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INTRODUCTION more desirable, they say, than the pig-pile now in travail, their pictures reducing everything to a mean height—geometrically spaced.” The description clearly fits Le Corbusier’s project for a City of Three Million In­ habitants (1922), with its twenty-four cruciform, glass curtain-walled towers, all the same sixty-story height, occupying the central transportation and commercial hub, surrounded by lower ranges of housing blocks, all the same height and laid out on a modified gridiron plan. “In order to preserve air and passage, this future city,” Wright continued in a graphic descriptive passage foreshadowing J. G. Ballard’s dystopian vision of the modern metropolis (not to speak of Brasilia’s realization of Le Corbusier’s ideas), “relegates the human individual as a unit or factor to pigeonhole 337611, block F, avenue A, street No. 127. And there is nothing at which to wink an eye that could distinguish No. 337611 from No. 337610 or 27643, bureau D, intersec­ tion 118 and 119.” It is the expression of “a mechanistic system appropriate to man’s extinction.”158 Perhaps because he was having too much fun, but also because he did not want to limit his criticism to a purely formal analysis, Wright refused to leave the matter of Le Corbusier’s projected city just there and returned to it a bit later when talking about the problem of “the poor” and the social dimension of housing. Here, for the first time in the book, he raised the issue of class and money in relation to equality of opportu­ nity in housing. According to Wright, the machine in Le Corbusier’s “city of the fu­ ture” acted as a social leveler to produce and enforce “the common denominator.” Not fully understanding the economic and social classification of the housing types in the Corbusian scheme, Wright assumed that “the poor man” was to be treated “just as is the rich man—No. 367222, block 99, shelf 17, entrance K” and thus poverty to be “built in” to the system. “This new scheme for the city is delightfully impartial, extin­ guishes everyone, distinguishes nothing except by way of the upper stories,” where the “routine economies sacred to a business man’s civilization” were carried on by the “nominators,” the elite of Corbusian technocrats for whom the city was designed and who would run its affairs. Everyone else was reduced “to the ranks—of the poor.” 159 In Wright’s counterproject, which is based on no greater but no fewer economic specifics than Le Corbusier’s, the common denominator would no longer be the poverty bred by the congestion of the city. The horizons of “all, rich or poor,” would be expanded by life in the countryside, just as everyone would be afforded the privacy and the freedom available to no one, except perhaps the superrich or superpowerful, in the existing city or the “machine-made Utopia” of Le Corbusier.160 Based on the xlvi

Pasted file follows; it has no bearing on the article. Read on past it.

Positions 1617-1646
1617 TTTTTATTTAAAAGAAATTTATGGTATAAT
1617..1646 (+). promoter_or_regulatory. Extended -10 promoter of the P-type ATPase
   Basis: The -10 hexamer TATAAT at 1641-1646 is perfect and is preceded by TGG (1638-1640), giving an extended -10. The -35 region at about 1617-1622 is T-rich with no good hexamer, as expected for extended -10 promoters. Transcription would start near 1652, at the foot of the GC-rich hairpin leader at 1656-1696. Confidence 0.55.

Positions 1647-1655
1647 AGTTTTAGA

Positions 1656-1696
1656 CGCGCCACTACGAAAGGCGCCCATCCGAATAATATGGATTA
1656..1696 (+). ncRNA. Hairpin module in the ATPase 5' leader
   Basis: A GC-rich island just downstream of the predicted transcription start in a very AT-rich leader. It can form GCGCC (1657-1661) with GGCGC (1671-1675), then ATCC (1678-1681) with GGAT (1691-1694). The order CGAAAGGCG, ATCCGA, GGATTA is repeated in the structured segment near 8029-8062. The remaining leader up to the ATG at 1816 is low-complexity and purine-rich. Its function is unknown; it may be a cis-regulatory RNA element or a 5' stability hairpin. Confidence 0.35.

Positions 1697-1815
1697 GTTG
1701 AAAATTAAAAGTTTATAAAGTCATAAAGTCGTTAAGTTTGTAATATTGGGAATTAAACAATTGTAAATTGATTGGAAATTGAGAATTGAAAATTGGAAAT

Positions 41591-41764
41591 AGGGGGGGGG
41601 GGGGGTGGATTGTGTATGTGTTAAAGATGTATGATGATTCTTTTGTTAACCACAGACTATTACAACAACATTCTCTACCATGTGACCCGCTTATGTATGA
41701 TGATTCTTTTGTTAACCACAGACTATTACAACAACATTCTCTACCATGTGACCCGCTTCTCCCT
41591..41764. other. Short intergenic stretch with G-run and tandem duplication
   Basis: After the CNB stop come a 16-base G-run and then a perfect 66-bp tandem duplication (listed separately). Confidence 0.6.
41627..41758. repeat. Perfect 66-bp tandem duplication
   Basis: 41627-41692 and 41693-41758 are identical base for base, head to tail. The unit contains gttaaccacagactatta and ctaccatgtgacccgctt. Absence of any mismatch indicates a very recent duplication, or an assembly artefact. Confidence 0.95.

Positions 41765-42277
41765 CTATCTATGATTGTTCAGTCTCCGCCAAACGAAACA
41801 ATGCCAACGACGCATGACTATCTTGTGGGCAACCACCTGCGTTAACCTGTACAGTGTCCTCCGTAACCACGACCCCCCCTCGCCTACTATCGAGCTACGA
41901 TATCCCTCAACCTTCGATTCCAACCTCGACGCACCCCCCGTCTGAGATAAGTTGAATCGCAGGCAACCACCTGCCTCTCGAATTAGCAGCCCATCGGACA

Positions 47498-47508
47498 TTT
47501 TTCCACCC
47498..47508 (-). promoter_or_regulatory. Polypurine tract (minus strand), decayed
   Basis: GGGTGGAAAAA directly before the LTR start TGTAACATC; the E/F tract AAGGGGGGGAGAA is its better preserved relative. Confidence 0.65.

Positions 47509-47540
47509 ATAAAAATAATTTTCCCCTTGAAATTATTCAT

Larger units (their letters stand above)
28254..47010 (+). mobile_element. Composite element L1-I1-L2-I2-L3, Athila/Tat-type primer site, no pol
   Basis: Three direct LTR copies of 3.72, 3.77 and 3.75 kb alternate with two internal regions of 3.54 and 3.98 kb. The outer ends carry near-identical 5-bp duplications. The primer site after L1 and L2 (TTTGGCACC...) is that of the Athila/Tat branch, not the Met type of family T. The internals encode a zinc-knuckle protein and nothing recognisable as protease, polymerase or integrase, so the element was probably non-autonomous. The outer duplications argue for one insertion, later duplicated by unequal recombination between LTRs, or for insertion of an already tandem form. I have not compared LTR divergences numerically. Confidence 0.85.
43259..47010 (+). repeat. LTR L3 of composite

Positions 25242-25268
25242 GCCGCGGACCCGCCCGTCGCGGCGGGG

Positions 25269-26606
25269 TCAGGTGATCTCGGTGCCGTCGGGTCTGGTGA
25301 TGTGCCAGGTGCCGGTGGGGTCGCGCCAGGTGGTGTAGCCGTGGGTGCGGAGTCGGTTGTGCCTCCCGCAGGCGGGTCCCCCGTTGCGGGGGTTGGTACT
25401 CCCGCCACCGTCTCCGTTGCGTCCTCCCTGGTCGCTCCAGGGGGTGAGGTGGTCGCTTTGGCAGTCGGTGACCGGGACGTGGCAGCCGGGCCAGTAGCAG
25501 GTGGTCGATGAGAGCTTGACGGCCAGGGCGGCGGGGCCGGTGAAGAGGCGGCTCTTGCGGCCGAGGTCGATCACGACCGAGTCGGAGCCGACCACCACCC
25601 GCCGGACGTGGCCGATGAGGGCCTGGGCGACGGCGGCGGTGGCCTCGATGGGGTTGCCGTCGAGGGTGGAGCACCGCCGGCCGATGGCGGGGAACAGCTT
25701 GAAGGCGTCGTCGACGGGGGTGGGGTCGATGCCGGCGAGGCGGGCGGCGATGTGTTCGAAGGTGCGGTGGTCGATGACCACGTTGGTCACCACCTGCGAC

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INTRODUCTION pattern of decentralization he noted as already occurring in metropolises like Chicago and Los Angeles—which were “splitting up . . . into several centers, again to be split up into many more”—as well as the ideas for the “decentralization of industry” put forward by Henry Ford in his plans for Muscle Shoals, Alabama, Wright proposed a radical, multicentered, unbounded, and extensive conception of the city to replace the traditional, hierarchically organized, self-contained urban form. Instead of bringing the “air, space, and greenery” of the countryside to the city, as Le Corbusier proposed, Wright’s idea was to take “the city . . . to the country.” Clearly setting his own vision in direct opposition to Le Corbusier’s urbanisme, Wright described his new type of city as a form of “Ruralism as distinguished from Urbanism”—thus char­ acteristically “American, and truly Democratic.”161 Wright allowed that the move to the countryside might not be total at first, or even in the conceivable future. The natural devolution of the city was toward a purely “utilitarian” state. As such, and Wright gave no terminus ad quem for this, the city would be reduced to a six-hour, three-day-a-week schedule, “invaded at ten o’clock, abandoned at four.” The rest of one’s time would be lived entirely outside of it. As “the country absorbs the life of the city,” it would eventually offer all the cultural as well as commercial opportunities the city once did and become, in Wright’s words, “a festival of life.” The machine had already made possible the necessary “margin of leisure” for this abandonment of the traditional city, and the infrastructure for such a complete reorganization of human existence was already in place. All that was needed was a realization through design.162 The fundamental infrastructural elements allowing for the dispersal of the popula­ tion from urban centers and their regroupment into new forms of community were the existing highway system and the various new forms of telecommunication, such as telephone, radio, telegraph, and, most recently, television. While never defining a true linear city, as was proposed as early as the 1880s by the Spaniard Arturo Soria y Mata and developed by the Soviet planner Nikolai Miliutin in 1930 and later by Le Corbusier, the highway system served as the underlying, multidirectional, and multi­ functional network of Wright’s proposal. It was not merely a means of physical move­ ment but also took on the role of place-making that squares or plazas once played in older forms of cities. The gas station, or “service station along the highway,” was to serve as the catalyst of this anamorphic urbanism. As “the future city in embryo,” in Wright’s words, it would “naturally grow into a neighborhood distribution center, meeting-place,